Supreme's can have both push fit and screw section fitting - also both button and lever fill - but they all seem to have standard looking open nibs, and the caps are all screw fit.
Diplomas have both button and lever fill - probably also have both push and screw fitting sections (although I can only find screw examples in mine).
Late 1940s examples have the semi-hooded nibs and push fit caps, but earlier pens have the usual larger open nibs and screw fit caps.
I have three lizards, but only in the Supreme. The Diploma was the earliest of the two to be introduced, possibly some time in the late 1920s, with the Supreme introduced around 1940, I think.
Externally, it's the clips and cap rings that show the difference between the two models, but you'd need to see a reasonable quantity to understand the differences - early Diplomas having ball-ended clips, with later examples having metal cap jewels. Later Supremes appear to share the same cap band as the Diploma.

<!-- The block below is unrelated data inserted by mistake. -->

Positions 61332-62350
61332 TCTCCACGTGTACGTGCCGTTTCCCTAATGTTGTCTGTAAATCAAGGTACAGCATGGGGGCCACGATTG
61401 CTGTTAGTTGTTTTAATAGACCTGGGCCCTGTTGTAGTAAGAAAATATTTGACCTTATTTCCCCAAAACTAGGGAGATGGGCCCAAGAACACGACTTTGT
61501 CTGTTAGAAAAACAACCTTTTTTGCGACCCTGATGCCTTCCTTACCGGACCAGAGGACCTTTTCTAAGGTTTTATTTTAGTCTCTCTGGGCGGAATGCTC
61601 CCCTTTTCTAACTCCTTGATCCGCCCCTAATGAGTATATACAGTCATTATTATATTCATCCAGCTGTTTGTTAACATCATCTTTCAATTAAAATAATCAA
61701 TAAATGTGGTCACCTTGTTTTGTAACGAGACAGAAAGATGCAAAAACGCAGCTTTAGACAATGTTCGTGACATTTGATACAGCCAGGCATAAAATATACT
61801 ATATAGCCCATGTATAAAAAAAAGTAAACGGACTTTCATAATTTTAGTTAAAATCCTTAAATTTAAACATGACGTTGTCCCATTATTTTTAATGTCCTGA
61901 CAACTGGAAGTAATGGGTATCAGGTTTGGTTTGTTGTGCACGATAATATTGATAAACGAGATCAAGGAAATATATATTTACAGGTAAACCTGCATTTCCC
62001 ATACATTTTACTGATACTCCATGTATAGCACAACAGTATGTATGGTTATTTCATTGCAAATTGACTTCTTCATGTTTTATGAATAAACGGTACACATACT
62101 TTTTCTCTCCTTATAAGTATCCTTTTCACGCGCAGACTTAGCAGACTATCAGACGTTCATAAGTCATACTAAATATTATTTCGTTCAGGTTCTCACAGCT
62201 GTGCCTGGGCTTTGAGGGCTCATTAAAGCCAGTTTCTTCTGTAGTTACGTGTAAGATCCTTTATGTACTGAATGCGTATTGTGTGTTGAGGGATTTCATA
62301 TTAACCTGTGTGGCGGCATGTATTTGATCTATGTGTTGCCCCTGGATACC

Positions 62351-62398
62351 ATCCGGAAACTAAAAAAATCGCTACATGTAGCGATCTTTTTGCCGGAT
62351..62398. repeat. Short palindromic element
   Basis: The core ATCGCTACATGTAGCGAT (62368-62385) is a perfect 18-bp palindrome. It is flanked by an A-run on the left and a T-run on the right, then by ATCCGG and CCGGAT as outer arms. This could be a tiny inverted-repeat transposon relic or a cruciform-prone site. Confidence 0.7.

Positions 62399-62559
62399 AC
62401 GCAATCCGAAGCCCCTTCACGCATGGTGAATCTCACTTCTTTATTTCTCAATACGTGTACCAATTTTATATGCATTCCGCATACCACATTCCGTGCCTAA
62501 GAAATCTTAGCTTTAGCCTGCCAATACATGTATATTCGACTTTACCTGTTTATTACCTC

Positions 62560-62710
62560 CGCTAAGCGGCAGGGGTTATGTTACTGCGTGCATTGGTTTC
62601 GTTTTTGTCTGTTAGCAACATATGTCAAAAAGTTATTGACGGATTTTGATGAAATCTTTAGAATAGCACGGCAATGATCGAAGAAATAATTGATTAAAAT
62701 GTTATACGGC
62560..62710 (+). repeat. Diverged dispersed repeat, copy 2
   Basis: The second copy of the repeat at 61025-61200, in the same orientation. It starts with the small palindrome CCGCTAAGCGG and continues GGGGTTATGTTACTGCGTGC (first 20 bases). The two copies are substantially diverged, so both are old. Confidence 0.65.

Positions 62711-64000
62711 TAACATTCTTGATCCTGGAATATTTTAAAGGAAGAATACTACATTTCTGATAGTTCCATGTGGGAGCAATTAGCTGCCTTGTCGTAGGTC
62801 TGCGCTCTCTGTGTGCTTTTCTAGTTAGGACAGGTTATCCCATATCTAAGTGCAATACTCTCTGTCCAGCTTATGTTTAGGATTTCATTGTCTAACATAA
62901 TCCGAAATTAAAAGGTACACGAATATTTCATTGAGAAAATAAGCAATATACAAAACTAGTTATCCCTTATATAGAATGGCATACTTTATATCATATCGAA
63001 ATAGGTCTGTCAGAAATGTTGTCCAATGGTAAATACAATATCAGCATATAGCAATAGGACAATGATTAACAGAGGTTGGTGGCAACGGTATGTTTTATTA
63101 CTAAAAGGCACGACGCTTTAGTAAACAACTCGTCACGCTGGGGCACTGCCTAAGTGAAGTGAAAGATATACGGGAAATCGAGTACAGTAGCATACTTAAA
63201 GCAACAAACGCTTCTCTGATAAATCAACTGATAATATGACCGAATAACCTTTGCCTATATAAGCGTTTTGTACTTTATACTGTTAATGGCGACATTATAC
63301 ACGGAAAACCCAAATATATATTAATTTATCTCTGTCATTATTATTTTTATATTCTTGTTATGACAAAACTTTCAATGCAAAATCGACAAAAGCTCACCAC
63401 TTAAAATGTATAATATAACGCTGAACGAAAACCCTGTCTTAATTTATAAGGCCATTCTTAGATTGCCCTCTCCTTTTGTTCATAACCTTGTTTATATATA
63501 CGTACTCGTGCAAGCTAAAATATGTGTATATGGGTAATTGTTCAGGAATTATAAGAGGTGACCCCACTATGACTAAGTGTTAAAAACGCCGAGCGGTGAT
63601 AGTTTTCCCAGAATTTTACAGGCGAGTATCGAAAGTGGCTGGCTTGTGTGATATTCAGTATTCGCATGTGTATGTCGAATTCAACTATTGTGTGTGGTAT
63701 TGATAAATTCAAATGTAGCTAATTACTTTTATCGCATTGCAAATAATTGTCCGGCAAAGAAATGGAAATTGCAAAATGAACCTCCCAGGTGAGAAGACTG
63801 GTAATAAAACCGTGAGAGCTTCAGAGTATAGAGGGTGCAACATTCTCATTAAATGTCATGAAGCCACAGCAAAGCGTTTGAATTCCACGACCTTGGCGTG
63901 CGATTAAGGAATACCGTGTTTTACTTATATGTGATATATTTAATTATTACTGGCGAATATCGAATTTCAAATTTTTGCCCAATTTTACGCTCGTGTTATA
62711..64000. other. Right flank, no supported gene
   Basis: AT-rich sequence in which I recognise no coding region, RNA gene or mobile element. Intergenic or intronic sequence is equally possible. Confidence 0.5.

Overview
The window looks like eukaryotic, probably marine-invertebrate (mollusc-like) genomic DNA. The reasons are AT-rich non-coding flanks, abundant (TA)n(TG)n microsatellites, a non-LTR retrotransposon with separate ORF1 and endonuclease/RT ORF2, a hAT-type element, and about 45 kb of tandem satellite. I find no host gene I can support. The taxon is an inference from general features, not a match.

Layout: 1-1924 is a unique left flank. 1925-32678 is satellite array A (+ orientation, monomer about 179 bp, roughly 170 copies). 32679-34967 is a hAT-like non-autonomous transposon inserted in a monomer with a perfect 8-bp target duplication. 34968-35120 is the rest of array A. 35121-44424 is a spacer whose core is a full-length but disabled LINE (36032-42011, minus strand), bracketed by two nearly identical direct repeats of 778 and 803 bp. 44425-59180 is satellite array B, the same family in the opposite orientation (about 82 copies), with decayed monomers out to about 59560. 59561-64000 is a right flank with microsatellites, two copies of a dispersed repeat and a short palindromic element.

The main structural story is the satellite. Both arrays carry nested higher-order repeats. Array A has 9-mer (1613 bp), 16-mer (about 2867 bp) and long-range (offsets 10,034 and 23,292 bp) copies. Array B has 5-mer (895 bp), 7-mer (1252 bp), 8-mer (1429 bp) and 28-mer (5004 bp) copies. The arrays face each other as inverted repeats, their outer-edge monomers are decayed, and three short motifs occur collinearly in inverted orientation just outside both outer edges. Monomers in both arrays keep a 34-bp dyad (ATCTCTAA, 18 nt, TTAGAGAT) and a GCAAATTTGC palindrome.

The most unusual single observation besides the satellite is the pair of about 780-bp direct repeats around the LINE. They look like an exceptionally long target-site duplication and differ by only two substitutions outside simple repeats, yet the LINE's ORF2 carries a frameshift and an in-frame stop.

As you can see, there's much similarity and difference, if you know what to look for. Of the two, I think the only design that really stands out are the metal jewelled Diplomas, some of which have a translucent barrel end similar to the Waterman 100 Year Pens.
and if you're not confused by now, you ought to be
Edited to include couple of pix of the later versions of the Diploma - l.f. and b.f., also showing the rather small semi-hooded nib. The black looking pen isn't black - it's a very dark coloured maroon.
Edited by PaulS, 12 May 2017 - 09:06.